Cognitive deficits in the domains of working memory (WM) and executive function are well documented following childhood arterial ischemic stroke (AIS). However, there are currently no evidence-based cognitive interventions for this population. Computerized, implicit WM training has been demonstrated to generate generalized cognitive gains for children with WM and attention deficits and for adults following brain injury. This study used a pilot design to investigate the efficacy and feasibility of such an intervention program (Cogmed WM Training) for a childhood AIS population...
October 2016: Applied Neuropsychology. Child
Kathleen Nielsen, Robert Abbott, Whitney Griffin, Joe Lott, Wendy Raskind, Virginia W Berninger
The same working memory and reading and writing achievement phenotypes (behavioral markers of genetic variants) validated in prior research with younger children and older adults in a multi-generational family genetics study of dyslexia were used to study 81 adolescent and young adults (ages 16 to 25) from that study. Dyslexia is impaired word reading and spelling skills below the population mean and ability to use oral language to express thinking. These working memory predictor measures were given and used to predict reading and writing achievement: Coding (storing and processing) heard and spoken words (phonological coding), read and written words (orthographic coding), base words and affixes (morphological coding), and accumulating words over time (syntax coding); Cross-Code Integration (phonological loop for linking phonological name and orthographic letter codes and orthographic loop for linking orthographic letter codes and finger sequencing codes), and Supervisory Attention (focused and switching attention and self-monitoring during written word finding)...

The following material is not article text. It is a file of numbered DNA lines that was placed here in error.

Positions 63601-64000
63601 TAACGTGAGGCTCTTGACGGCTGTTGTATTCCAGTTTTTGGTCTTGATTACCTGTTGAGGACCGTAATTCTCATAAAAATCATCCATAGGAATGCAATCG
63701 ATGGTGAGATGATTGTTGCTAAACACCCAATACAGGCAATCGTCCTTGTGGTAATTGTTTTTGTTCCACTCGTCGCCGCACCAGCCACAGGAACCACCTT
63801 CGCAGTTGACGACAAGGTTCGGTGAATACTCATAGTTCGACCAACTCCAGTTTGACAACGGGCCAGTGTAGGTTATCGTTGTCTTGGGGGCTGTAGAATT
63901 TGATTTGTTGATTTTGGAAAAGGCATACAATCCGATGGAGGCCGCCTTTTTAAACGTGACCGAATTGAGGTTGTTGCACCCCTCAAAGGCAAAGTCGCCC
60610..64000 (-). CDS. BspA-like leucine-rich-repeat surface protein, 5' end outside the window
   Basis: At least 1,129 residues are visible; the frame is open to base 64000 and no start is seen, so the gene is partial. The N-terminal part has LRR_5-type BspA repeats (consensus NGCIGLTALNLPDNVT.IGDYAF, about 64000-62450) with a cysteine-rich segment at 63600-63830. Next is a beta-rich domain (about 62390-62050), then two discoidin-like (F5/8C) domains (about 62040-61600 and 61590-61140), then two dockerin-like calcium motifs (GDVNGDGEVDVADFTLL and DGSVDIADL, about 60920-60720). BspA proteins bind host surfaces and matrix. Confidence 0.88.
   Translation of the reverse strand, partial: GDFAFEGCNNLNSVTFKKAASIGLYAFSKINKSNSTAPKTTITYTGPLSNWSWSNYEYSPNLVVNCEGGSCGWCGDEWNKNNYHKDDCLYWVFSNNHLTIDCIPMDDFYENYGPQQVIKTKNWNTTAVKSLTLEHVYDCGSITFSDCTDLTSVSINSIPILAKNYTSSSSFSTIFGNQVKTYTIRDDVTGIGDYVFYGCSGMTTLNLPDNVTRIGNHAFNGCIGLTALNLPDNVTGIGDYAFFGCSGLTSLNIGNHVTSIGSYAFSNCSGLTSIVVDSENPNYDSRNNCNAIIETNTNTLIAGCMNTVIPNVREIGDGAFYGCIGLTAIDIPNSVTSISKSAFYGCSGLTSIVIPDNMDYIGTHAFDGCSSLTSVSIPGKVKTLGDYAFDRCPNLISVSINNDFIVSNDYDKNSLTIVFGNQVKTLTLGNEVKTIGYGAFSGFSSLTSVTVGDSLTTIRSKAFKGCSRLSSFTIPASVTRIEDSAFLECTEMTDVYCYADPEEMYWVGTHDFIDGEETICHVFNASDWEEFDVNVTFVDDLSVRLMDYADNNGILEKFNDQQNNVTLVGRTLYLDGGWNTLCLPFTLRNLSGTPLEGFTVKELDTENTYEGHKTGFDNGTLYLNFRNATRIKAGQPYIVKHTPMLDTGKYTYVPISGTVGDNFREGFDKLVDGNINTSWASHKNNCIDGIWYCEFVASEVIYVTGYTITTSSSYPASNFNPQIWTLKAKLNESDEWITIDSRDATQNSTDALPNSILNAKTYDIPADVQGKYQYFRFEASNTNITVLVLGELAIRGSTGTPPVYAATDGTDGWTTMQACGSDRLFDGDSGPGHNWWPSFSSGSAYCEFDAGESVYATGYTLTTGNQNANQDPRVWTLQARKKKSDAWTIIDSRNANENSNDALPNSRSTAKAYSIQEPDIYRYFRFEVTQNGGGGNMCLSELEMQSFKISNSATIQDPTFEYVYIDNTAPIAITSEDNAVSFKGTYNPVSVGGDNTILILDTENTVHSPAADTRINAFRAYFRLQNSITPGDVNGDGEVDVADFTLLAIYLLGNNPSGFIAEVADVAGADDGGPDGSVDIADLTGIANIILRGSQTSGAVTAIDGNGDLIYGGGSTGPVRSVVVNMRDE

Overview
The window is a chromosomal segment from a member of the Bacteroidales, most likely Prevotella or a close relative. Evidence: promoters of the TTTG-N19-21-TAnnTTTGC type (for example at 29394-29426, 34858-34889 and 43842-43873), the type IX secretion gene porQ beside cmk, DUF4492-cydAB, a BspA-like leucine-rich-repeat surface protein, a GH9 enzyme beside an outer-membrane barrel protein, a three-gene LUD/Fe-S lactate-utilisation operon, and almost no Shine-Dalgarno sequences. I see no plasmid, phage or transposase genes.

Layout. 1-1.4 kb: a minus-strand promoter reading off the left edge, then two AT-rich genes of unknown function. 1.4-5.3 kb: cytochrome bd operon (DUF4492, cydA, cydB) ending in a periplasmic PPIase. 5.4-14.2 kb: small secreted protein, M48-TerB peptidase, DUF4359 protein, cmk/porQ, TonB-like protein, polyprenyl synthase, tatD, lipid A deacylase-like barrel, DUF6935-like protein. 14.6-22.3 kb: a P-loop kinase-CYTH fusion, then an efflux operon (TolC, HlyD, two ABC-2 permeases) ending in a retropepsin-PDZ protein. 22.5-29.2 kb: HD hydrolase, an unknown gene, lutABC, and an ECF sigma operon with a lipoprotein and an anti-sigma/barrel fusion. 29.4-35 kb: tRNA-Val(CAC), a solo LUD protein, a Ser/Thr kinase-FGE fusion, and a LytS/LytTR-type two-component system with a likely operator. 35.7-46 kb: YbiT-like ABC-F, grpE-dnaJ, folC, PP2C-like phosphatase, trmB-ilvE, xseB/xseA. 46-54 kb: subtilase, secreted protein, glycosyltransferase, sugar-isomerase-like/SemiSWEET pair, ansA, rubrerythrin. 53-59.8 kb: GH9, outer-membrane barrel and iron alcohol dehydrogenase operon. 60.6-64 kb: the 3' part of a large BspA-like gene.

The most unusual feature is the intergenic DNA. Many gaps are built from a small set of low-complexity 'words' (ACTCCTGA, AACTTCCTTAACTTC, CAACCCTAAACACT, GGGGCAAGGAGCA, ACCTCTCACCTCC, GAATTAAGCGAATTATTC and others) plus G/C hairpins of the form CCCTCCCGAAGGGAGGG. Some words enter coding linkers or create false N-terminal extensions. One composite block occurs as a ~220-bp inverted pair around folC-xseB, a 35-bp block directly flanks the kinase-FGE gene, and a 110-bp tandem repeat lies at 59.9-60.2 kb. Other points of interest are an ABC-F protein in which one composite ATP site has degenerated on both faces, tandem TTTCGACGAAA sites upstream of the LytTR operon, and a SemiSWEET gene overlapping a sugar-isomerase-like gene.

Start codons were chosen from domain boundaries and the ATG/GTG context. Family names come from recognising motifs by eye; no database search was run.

2016: Learning Disabilities (Pittsburgh, Pa.)
Kalaiyashni Puvanendran, Ann Dowker, Nele Demeyere
We investigated derived fact strategy use in RR, an aphasic patient with severely impaired working memory (no phonological loop), and 16 neurologically healthy matched controls. Participants were tested on derived fact strategy use in multi-digit addition, subtraction, multiplication, and division. RR's accuracy only differed from controls in multiplication. He was as quick as controls in addition and subtraction when able to use the strategies, though significantly slower in addition, division, and multiplication without strategies...
2016: Neurocase
Giovanni Bilancia, Moreno Marazzi, Davide Filippi
BACKGROUND: Specific Learning Disorders (SLD) therefore represent chronic, not temporary disorders with varying degrees of expression throughout life. The beginning of imaging, anatomy and genetics studies have made it possible to investigate the brain organization of individuals suffering from SLD (Deheane, 2009). OBJECTIVES: The purpose of this paper is to describe a treatment method for reading and writing disorders through an intervention based on the integration of a sublexical method and a neuropsychological approach, with assistive technologies in the study of a single case...
2015: NeuroRehabilitation
Natalie Lynette Phillips, Louise Parry, Anna Mandalis, Suncica Lah
The aim of this review is to systematically examine the literature concerning multicomponent working memory (WM)-comprising a central executive (CE), two storage components (phonological loop, PL and visuo-spatial sketchpad, VSSP), and episodic buffer (EB)-in pediatric traumatic brain injury (TBI). Electronic searches were conducted of MEDLINE, PsychINFO and EMBASE up to October 2014 with the inclusion criteria of children and adolescents with TBI, and quantitative methods to assess at least one component of WM...
September 23, 2015: Child Neuropsychology: a Journal on Normal and Abnormal Development in Childhood and Adolescence